Encouraging a flexible culture
The topic of long-term flexible working is the most predominant benefit that has emerged from the lockdown; employees have discovered a new way of working, and carers will welcome this change.
Jennifer Liston-Smith, head of thought leadership at Bright Horizons Work and Family Solutions, says: “Working parents and carers have become much more visible during the pandemic, which is kind of a hidden benefit. Although it’s been a terrible time for so many people and businesses in so many ways, it has shone a light on the duel workload that people carry when they are supporting family, loved ones and friends outside of work whether adults or child dependents.”
The pandemic has made flexible working more of an essential practice for many employers. “Employers have to think of providing help with care solutions; what they can do emotionally in terms of wellbeing and communications and terms of flexibility,” adds Liston-Smith. “So it’s become an agenda item for a much wider variety of organisations.”
Offering tailored wellbeing support
Working carers might need more help and advice to help them manage their work-life balance. Offering tailored wellbeing support that empathises with what they might be going through as a carer right now, as well as offering supportive advice, could go a long way into helping reduce any stress or anxiety they are currently feeling; specialised webinars, parental coaching sessions and signposting specific content relating to their needs, as well as offering guidance to line managers so they feel better equipped to deal with any issues that are specific to carers should all be considered.
“Sessions on managing stress and anxiety on a personal level and recognising stress relating to others to get the conversation started and practical tips for line managers to navigate through situations are good options,” says Liston-Smith. “Some people will use their people skills and empathy, but for some people it doesn’t come naturally and it’s about providing a checklist so they can navigate tricky situations. Stress and anxiety are ramped up a lot during this time.”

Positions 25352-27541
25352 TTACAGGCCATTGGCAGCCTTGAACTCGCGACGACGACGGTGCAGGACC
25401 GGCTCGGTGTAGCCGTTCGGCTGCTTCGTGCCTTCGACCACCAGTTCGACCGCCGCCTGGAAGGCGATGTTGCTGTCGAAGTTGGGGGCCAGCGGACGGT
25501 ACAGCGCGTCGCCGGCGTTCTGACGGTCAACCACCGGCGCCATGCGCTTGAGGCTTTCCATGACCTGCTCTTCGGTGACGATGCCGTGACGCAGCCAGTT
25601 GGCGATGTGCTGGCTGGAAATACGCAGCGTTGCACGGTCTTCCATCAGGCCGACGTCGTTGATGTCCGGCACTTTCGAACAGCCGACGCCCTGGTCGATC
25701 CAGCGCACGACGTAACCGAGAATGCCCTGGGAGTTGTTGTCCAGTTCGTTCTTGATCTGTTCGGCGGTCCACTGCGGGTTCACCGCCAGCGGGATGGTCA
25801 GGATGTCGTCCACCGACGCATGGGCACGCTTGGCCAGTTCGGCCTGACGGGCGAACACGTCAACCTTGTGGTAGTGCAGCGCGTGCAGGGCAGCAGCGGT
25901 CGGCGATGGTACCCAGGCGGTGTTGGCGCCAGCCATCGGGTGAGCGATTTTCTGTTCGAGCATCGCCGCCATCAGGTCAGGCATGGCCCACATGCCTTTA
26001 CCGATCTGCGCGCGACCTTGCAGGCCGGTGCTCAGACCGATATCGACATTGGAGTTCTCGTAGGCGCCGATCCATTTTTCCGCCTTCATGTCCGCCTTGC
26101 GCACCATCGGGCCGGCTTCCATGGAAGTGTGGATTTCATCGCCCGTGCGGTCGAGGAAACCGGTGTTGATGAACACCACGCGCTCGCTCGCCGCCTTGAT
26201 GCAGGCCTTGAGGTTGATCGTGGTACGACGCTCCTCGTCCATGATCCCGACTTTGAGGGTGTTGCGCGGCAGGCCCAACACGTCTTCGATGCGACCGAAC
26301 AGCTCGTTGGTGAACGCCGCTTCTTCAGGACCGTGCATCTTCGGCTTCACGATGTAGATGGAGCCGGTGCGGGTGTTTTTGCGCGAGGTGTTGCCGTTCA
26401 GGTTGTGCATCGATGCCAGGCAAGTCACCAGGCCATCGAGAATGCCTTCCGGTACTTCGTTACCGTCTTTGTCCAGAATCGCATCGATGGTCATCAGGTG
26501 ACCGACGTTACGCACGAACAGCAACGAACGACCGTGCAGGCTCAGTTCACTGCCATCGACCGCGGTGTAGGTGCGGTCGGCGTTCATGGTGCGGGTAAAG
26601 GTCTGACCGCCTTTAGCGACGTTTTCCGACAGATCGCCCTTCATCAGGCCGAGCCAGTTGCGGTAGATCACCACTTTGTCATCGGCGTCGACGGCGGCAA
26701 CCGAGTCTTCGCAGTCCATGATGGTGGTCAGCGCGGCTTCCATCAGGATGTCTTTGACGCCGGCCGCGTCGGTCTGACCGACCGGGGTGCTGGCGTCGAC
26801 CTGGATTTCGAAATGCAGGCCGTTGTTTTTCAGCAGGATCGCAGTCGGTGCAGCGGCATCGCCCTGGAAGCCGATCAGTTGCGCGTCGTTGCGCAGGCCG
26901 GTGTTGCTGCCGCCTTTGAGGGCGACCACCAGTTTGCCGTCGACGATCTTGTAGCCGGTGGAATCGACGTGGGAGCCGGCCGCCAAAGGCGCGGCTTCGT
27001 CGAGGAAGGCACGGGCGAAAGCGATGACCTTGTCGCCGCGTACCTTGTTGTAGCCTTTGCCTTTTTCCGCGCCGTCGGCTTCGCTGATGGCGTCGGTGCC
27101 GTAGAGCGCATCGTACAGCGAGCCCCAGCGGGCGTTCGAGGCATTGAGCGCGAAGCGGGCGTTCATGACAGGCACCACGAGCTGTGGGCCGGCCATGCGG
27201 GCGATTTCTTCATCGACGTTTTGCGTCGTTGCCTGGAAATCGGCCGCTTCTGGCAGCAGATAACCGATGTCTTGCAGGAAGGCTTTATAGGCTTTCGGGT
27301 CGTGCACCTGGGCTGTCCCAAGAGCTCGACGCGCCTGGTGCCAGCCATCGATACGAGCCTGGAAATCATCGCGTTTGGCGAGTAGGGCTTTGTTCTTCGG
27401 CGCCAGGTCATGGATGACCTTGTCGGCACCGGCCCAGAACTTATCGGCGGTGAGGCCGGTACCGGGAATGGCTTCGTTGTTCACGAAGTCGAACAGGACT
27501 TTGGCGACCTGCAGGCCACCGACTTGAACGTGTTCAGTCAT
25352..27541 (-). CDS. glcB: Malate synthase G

Flexible working is not a viable option for all and as we slowly progress back into an office-based environment, Liston-Smith has seen the success of having childcare facilities onsite or a nursery-share type set up. “As employees start to move back to offices and places of work, even if there’s a more flexible remote-working pattern, the presence of childcare facilities is a real enabler to the employers that want to make the most of their real estate, that want to see the flow of people back into the office and also want to make those places of work really work for people to communicate and share ideas,” she explains. “We know people have been missing the exchange.”
A popular option is for employers is to put in place a partnership with a childcare setting near their place of work or near to where the employee lives, adds Liston-Smith. “We call it a nursery partnership, which might mean that rather than having a nursery on site [employees] might have access to a nursery in four different places, flexible in some ways for an employer which can then share [between] employees: maybe someone has it two days and someone three days.”
The way in which we work may never be the same and employers need to embrace the changes, recognise that carers need more support than ever before and adapt their benefits strategy accordingly.
“Be the attractive employer that people want to stay with in spite of the unsettling uncertainty that people see around them,” says Liston-Smith.